This is a nifty site that actually provides data Extra Skater did not, specifically an easy-to-filter database of shot locations from the last six NHL seasons. From the index page, you can select the season (regular or playoffs) you're interested in looking at, specify a team, game state, home or away, look only at shots with a specific player on the ice, or choose from many other options to generate a shot visualization diagram. For example, if you chose to look at all even-strength shots, home and away, the Sharks took last season, it would look like this (blue dots are shots that were stopped, red dots are goals):
You can also check the "Scoring Chances" box to retrieve data on how many shots teams are generating from the so-called home plate area of the offensive zone (as well as their shooting percentage on those shots) to make some interesting comparisons across teams. Apart from shot location data, Some Kind Of Ninja also gives you the ability to make your own player usage charts, using data from Behind The Net to plot players on a chart that visualizes how they were used at even-strength in terms of their offensive zone start percentage and quality of competition as well as how they performed in those minutes, signified by the size and color of their bubble. For example, here's what every player who appeared in at least 30 games with the Sharks last season looks like when plotted on a Some Kind Of Ninja-generated usage chart:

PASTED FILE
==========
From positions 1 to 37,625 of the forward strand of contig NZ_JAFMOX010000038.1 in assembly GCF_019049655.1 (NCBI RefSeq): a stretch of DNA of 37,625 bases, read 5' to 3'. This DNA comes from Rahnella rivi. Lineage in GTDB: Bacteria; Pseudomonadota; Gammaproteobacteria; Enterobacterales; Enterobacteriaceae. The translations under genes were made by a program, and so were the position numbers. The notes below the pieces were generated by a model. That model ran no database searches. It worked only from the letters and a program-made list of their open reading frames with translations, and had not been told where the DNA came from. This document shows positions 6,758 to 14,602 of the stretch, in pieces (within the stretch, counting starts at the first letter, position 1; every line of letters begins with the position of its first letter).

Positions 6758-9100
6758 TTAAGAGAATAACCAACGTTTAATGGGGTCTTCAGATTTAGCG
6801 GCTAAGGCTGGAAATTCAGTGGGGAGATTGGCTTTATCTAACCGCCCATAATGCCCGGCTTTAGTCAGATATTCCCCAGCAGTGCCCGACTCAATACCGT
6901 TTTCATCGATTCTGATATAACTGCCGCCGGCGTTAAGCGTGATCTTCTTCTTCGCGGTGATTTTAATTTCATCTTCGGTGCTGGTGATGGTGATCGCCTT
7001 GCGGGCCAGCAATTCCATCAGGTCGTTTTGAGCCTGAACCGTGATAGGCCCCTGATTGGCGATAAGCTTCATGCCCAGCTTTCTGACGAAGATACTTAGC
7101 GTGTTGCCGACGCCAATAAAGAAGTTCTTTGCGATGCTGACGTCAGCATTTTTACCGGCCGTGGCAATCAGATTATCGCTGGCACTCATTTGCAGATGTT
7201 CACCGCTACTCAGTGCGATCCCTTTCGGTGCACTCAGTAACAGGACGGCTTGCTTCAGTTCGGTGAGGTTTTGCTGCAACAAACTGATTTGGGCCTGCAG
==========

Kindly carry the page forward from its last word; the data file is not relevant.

The size of the bubble signifies the absolute value of the player's Corsi number, with blue bubbles signifying a positive Corsi and red bubbles signifying a negative one. You can also click "All Seasons" in the site's drop-down menu and specify a certain player to chart how his usage and performance has changed over the course of his career.
The most enjoyable to use of all the sites on this list, Shift Chart provides real-time animations that simulate games on a shift-by-shift basis, telling you who was on the ice for both teams at any second of any NHL game. You can filter by team or by gameday at the top of the page, choose a game, hit play then watch shifts transpire before your eyes as players shuffle on and off the virtual bench with shot attempt and faceoff notations included. It's a great tool for charting matchups, something that's made even easier by the site's linemate matrix currently in beta.
This is far from an exhaustive list of all of the hockey stat resources on the internet. Sporting Charts has an excellent data visualization tool for shot locations, Hockey Abstract is another great place to generate player usage charts and Hockey-Reference is the single best database of traditional hockey stats on the internet. If there are any other sites I've forgotten that you think should be included, be sure to mention it in the comments. Within NHL teams and fanbases alike, there's more interest in hockey analytics now than ever before but with Extra Skater going dark, people who are starting to get curious about this stuff may not know where to turn in order to find data. Until Extra Skater's heir apparent hits the internet, hopefully this guide can be a useful resource.